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Bankrupty conundrum: Should you file?

The last thing you ever thought you'd be considering is going through bankruptcy. However, with your finances extremely tight and your mortgage falling behind, you want to do anything you can to save your home and the work you've put into building a life for yourself.

The reality of a bankruptcy isn't that it will make you start over. Instead, you'll have exemptions and a way to get back on your feet financially. Not everything about a bankruptcy is easy, but it can help you immediately if you do decide to file.

Doesn't bankruptcy ruin your credit?

The likelihood is that your credit is already damaged because of the financial situation you've found yourself in. If that's the case, filing for bankruptcy isn't going to make it significantly worse. In some cases, it can even make it better by helping you get back to a place where you're making payments on time and not falling behind on bills.

What doesn't bankruptcy eliminate?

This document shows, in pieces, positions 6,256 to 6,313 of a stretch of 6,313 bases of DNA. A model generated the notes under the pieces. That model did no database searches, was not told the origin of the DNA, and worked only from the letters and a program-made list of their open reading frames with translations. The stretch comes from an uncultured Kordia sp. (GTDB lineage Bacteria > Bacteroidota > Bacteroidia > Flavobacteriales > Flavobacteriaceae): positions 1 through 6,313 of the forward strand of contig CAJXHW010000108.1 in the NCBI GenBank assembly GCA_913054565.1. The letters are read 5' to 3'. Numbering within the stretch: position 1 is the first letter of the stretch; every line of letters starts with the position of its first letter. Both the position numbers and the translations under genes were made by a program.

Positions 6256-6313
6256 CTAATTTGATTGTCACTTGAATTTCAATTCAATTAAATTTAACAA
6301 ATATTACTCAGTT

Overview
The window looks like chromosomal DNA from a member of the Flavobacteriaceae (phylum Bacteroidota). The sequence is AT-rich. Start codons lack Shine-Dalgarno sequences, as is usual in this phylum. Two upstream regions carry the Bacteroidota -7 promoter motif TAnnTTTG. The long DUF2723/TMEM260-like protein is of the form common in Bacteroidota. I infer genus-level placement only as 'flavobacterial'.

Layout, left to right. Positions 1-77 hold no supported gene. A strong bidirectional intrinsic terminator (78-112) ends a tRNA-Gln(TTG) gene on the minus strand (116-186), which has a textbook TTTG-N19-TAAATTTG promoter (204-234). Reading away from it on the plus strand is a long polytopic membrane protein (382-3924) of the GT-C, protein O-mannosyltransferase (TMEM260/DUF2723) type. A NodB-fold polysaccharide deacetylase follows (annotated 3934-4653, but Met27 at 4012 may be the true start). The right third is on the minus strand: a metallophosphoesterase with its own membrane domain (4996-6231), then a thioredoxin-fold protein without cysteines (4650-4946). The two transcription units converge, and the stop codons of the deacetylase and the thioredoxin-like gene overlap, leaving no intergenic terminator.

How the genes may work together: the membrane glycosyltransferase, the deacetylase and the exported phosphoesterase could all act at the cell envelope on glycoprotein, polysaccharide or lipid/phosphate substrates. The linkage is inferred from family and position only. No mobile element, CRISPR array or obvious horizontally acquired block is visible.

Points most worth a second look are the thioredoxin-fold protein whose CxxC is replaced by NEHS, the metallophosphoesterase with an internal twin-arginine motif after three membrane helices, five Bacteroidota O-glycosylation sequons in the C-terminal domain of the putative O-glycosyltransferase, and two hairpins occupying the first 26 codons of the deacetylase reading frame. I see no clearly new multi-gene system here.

Bankruptcy has its limits. Most kinds of bankruptcy won't eliminate government debts, child support or alimony responsibilities, student loans or the debts from expensive items you purchased just before filing for bankruptcy (that includes vehicles, homes, jewelry and other items of value).

Are there different kinds of bankruptcy?

Yes. There are two primary kinds of bankruptcy used by consumers including Chapter 7 and Chapter 13. Chapter 7 bankruptcy is the most common and probably what you think about when imagining bankruptcy. A Chapter 7 bankruptcy means that you will have to allow the court to sell the majority of your assets, but there are exceptions. The sale helps pay back as much of your debts as possible while eliminating the remainder of what you owe. This usually stays on your record for up to 10 years.

Chapter 13, on the other hand, sets you up on a long-term payment plan. It's three to five years in length and helps you pay back a portion of what you owe over that time. At the end of the bankruptcy, all remaining qualified debts are discharged.

These two kinds of bankruptcy aren't the only kinds that exist, and different circumstances could call for a variety of solutions. Bankruptcy could be the right option for you, but don't forget that there are other alternatives such as negotiating your debts and consolidating them to make your payments smaller in the future.

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